Early detection can save your life

The day is all about empowering people to lift the veil on gynaecological issues by celebrating the beauty that is a woman’s femininity.
This day is the brainchild of Kath Mazzella, a vulval cancer survivor.
Kath’s vision is to see the day celebrated around the globe, bringing “below the belt” issues out into an open forum where women and men everywhere may be healed, supported and uplifted.
By going for regular pap smears women can prevent or detect cervical cancer early.
The cervix is the lower part of the uterus and it is one of the most common cancers among South African women. It is curable if detected and treated in the early stages.
Regular pap smears can detect abnormal cells in the cervix that could develop into cervical cancer. Although this test is uncomfortable, it is relatively painless.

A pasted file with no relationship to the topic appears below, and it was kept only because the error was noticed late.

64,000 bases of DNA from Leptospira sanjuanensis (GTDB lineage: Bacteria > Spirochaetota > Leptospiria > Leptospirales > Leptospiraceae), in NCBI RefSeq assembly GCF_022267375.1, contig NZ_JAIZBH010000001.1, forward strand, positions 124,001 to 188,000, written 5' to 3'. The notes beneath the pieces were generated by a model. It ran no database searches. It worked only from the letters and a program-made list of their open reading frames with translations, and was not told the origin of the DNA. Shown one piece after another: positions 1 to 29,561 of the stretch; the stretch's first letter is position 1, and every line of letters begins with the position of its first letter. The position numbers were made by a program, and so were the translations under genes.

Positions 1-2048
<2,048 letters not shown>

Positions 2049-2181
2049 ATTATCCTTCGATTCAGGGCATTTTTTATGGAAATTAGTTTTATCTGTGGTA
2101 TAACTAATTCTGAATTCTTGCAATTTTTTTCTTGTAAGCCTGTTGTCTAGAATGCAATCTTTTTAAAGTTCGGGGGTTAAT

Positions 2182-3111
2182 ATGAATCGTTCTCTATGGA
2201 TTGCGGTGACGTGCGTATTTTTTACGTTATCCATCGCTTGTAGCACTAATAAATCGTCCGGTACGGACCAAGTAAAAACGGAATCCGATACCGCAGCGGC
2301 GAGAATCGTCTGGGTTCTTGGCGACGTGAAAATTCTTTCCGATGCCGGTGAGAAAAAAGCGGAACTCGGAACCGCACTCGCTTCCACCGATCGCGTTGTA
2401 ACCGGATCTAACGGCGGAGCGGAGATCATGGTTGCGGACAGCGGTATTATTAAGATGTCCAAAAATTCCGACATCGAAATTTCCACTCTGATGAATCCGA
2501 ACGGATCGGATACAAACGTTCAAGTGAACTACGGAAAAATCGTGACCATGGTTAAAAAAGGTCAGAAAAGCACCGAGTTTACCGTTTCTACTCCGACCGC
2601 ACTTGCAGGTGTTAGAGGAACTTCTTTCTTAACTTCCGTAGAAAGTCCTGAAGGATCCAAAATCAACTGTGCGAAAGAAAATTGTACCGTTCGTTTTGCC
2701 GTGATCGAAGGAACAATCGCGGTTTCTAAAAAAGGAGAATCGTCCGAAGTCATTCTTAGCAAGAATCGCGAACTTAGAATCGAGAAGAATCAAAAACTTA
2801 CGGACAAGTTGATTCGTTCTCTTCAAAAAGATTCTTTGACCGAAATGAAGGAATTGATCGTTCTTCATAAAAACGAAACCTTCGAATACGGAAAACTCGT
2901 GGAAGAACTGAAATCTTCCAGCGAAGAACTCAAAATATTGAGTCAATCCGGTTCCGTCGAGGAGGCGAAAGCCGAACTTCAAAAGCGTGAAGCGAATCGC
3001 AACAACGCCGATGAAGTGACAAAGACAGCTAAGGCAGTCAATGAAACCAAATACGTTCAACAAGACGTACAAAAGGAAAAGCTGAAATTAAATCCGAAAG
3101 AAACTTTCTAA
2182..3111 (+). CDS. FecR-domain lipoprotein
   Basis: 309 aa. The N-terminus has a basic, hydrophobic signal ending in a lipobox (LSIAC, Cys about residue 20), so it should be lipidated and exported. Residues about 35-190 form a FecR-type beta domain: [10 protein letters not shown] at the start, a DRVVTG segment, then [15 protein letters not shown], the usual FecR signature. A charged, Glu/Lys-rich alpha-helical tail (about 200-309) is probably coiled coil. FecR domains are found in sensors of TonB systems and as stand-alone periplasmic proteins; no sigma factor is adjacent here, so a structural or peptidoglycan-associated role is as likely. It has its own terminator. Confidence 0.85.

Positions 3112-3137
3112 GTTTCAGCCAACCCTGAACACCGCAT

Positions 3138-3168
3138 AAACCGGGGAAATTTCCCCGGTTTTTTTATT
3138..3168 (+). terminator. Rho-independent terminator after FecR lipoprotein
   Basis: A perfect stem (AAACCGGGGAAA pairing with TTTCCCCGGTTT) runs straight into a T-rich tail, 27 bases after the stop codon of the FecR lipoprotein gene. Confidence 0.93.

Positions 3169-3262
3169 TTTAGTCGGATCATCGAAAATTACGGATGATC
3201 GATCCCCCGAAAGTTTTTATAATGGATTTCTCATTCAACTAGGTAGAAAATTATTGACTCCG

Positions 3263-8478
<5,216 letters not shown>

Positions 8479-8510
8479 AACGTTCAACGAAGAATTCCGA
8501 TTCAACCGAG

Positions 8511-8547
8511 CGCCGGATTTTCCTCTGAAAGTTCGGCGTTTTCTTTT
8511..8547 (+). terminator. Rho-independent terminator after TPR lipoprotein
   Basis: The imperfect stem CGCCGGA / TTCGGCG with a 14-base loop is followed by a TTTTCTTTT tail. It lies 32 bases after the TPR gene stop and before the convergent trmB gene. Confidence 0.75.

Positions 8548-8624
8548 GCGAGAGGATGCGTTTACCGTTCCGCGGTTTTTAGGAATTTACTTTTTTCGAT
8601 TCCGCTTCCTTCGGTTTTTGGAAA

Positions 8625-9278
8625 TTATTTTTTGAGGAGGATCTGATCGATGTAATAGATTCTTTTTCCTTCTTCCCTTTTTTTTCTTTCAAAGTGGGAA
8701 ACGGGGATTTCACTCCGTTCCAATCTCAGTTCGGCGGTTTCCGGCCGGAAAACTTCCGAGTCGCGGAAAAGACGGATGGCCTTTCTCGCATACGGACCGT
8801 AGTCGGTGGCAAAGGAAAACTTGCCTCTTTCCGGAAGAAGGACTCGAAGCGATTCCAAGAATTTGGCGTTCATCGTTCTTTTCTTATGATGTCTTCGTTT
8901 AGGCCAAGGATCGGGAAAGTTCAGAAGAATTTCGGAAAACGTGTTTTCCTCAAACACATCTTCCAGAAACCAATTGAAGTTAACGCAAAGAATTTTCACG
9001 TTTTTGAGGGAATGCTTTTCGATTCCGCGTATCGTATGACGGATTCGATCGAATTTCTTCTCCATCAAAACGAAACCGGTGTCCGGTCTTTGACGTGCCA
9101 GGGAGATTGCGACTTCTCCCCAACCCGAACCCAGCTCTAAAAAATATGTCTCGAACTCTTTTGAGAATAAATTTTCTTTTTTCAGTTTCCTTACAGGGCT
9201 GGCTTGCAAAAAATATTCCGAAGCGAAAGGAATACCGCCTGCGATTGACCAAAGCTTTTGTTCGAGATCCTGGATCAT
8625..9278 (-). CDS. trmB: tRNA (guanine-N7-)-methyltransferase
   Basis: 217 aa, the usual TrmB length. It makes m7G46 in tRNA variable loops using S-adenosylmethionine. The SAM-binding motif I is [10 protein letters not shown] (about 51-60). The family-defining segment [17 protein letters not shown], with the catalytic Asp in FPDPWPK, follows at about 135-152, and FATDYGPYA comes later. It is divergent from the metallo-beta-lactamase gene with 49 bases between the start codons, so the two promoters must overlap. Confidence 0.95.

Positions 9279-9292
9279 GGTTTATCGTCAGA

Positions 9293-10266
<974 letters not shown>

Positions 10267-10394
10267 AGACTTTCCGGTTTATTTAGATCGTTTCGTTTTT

Women can lower their risk of getting cancer by being aware of the importance of early detection. This enables more effective treatment and a better chance of recovery.

Symptoms of cervical cancer include:
* Pelvic pain that is unrelated to other conditions such as menstruating or physical exertion.
* Pain during intercourse.
* Bleeding, heavy periods or heavy spotting between periods or additional periods during a monthly cycle.
* Abnormal discharge.
Cansa encourages women to prevent female cancers by avoiding hormone therapy, using condoms to prevent STD’s such as the Human Papilloma Virus (HPV) which is a high risk factor for cervical cancer.
Women can also consult their doctors on the HPV vaccine.
HPV vaccines are up to 90 per cent effective against the two most common cancer-causing HPV strains (16 and 18) in women who have not yet contracted the virus.

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